Iakymov received a bachelor’s degree in Aviation and Cosmonautics and a master’s in Aircraft Control Systems from Kyiv Polytechnic Institute in Ukraine. His graduate research focused on the motion of satellites equipped with pitch flywheels and magnetic coils.
      Iakymov was born in Germany, raised in Ukraine, and currently splits his time between southern Utah and Chino Hills, California. His hobbies include traveling, running, hiking, scuba diving, photography, and reading.

      Brandon Kent
      Brandon Kent is a medical director in the pharmaceutical industry, supporting ongoing global efforts to develop new therapies across cancer types.
      Kent received a bachelor’s degrees in Biochemistry and Biology from North Carolina State University in Raleigh. He earned his doctorate in Biomedicine from Mount Sinai School of Medicine in New York City, where his work primarily focused on how genetic factors regulate early embryonic development and cancer development.
      Following graduate school, Kent moved into scientific and medical communications consulting in oncology, primarily focusing on clinical trial data disclosures, scientific exchange, and medical education initiatives.
      Kent and his wife have two daughters. In his spare time, he enjoys spending time with his daughters, flying private aircraft, hiking, staying physically fit, and reading. He lives in Kinnelon, New Jersey.

      Sarah Elizabeth McCandless
      Sarah Elizabeth McCandless is a navigation engineer for NASA’s Jet Propulsion Laboratory in Southern California. McCandless’ job involves tracking the location and predicting the future trajectory of spacecraft, including the Mars Perseverance rover, Artemis I, Psyche, and Europa Clipper.
      McCandless received a bachelor’s in Aerospace Engineering from the University of Kansas in Lawrence, and a master’s in Aerospace Engineering from the University of Texas at Austin, focused on orbital mechanics.
      McCandless is originally from Fairway, Kansas, and remains an avid fan of sports teams from her alma mater and hometown. She is active in STEM (science, technology, engineering, and mathematics) outreach and education and enjoys camping, running, traveling with friends and family, and piloting Cessna 172s. She lives in Pasadena, California.

      Alternate Crew
      Jason Staggs
      Jason Staggs is a cybersecurity researcher and adjunct professor of computer science at the University of Tulsa. His research focuses on systems security engineering, infrastructure protection, and resilient autonomous systems. Staggs is an editor for the International Journal of Critical Infrastructure Protection and the Critical Infrastructure Protection book series.
      Staggs supported scientific research expeditions with the National Science Foundation at McMurdo Station in Antarctica. He also previously served as a space engineer and medical officer while working as an analog astronaut in the Hawaii Space Exploration Analog and Simulation (HI-SEAS) atop the Mauna Loa volcano.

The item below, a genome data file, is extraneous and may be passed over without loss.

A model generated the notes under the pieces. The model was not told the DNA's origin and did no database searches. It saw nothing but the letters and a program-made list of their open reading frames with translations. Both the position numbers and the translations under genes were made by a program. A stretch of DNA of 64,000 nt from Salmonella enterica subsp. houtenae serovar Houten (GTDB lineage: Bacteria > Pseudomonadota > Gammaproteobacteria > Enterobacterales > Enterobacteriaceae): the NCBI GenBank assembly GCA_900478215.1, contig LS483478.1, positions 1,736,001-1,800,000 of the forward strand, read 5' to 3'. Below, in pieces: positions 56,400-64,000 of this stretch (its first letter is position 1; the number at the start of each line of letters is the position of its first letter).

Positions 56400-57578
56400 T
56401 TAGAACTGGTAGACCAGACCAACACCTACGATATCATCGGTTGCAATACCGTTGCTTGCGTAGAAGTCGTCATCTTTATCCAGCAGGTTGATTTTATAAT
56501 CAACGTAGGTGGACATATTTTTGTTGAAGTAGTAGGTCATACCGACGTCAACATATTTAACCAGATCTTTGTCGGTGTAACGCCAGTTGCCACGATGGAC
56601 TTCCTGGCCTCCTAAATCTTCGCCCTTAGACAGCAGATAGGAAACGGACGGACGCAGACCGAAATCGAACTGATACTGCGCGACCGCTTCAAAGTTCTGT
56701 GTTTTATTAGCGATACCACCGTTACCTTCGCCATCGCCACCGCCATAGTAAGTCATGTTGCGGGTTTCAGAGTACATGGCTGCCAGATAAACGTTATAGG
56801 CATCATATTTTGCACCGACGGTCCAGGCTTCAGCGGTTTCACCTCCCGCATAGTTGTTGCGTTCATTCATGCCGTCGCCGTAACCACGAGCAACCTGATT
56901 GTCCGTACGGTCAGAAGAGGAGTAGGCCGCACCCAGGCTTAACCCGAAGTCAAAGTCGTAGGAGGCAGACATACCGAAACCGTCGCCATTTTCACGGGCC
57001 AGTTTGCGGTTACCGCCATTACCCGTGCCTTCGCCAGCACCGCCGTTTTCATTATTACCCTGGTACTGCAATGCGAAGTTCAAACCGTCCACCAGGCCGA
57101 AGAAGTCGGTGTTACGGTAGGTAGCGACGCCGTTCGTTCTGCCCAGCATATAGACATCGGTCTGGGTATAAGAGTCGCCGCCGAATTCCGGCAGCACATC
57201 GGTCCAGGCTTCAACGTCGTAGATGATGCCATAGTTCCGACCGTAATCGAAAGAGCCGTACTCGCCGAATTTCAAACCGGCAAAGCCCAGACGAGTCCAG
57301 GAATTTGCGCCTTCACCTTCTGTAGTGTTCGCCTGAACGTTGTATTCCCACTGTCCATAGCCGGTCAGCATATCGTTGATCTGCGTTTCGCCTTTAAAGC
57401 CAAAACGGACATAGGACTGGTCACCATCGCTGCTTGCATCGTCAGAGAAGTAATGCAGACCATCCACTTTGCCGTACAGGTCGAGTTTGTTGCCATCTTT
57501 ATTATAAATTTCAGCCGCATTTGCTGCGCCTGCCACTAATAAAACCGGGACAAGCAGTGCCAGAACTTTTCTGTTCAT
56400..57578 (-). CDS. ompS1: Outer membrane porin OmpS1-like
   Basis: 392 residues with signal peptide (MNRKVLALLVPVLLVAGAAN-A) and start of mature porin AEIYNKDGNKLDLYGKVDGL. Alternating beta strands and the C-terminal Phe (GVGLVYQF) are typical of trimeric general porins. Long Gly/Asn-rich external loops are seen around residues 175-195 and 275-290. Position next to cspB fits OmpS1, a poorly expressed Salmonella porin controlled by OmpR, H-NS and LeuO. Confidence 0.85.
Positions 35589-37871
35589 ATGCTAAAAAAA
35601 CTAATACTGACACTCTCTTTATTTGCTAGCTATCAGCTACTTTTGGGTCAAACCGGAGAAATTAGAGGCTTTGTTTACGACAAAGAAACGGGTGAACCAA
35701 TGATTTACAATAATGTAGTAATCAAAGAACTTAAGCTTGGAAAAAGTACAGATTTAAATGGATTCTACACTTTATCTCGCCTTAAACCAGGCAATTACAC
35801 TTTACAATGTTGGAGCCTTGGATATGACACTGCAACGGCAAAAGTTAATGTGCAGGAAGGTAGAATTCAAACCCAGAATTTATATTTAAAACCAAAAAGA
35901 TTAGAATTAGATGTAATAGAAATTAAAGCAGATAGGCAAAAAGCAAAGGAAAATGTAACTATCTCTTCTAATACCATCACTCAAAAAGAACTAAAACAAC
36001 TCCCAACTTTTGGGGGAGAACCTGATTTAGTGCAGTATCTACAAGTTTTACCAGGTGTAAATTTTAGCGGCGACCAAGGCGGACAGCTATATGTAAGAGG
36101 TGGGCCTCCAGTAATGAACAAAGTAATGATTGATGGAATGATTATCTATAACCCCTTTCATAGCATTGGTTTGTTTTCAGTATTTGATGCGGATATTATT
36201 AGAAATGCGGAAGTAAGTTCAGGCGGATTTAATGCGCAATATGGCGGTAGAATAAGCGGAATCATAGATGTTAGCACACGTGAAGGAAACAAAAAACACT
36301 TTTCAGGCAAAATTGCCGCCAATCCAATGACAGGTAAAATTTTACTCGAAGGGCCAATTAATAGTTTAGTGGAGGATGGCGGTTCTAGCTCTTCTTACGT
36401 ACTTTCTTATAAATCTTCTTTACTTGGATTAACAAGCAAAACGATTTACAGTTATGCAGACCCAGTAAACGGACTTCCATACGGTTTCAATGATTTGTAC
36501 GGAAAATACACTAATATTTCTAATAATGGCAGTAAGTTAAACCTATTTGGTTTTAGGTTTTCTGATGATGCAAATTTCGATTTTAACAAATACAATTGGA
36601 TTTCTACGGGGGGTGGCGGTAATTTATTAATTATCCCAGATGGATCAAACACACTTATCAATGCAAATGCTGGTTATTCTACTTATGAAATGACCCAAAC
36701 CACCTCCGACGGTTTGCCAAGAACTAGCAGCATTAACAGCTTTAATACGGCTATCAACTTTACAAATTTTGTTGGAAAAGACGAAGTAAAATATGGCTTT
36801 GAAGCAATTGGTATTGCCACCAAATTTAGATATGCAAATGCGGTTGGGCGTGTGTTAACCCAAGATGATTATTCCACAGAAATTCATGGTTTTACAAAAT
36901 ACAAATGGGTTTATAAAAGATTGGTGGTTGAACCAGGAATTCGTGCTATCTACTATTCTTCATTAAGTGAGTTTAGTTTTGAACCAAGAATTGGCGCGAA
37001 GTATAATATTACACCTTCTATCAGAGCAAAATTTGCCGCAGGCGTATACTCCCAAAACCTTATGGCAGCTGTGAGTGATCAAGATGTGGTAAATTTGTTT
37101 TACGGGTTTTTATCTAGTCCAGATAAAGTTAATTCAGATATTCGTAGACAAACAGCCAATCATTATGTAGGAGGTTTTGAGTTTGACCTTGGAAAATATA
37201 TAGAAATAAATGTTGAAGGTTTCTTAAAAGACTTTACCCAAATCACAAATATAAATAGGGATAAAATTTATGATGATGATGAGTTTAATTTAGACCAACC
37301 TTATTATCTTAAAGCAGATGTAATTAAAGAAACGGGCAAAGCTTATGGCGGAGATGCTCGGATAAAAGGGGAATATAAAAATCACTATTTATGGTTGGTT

Staggs received his bachelor’s degree in Information Assurance and Forensics at Oklahoma State University and master’s and doctorate degrees in Computer Science from the University of Tulsa. During his postdoctoral studies at Idaho National Laboratory, Idaho Falls, he investigated electric vehicle charging station vulnerabilities.
      In his spare time, Staggs enjoys hiking, building radio systems, communicating with ham radio operators in remote locations, and volunteering as a solar system ambassador for NASA’s Jet Propulsion Laboratory — sharing his passion for astronomy, oceanography, and space exploration with his community.

      Anderson Wilder
      Anderson Wilder is a Florida Institute of Technology in Melbourne graduate student working on his doctorate in psychology. His research focuses on team resiliency and human-machine interactions. Wilder also works in the campus neuroscience lab, investigating how spaceflight contributes to astronaut neurobehavioral changes.
      Wilder previously served as an executive officer and engineer for an analog mission at the Mars Desert Research Station in Utah. There, he performed studies related to crew social dynamics, plant growth, and geology.
      Wilder received bachelor’s degrees in Linguistics and Psychology from Ohio State University in Columbus. He also received a master’s degree in Space Studies from International Space University in Strasbourg, France, and is completing a second master’s in Cognitive Experimental Psychology from Cleveland State University in Ohio.
      Outside of school, Wilder works as a parabolic flight coach, teaching people how to experience reduced-gravity environments. He also enjoys chess, reading, video games, skydiving, and scuba diving. On a recent dive, he explored a submerged section of the Great Wall of China.
      ____
      NASA’s Human Research Program
      NASA’s Human Research Program (HRP) pursues the best methods and technologies to support safe, productive human space travel. Through science conducted in laboratories, ground-based analogs, and the International Space Station, HRP scrutinizes how spaceflight affects human bodies and behaviors. Such research drives HRP’s quest to innovate ways to keep astronauts healthy and mission-ready as space travel expands to the Moon, Mars, and beyond.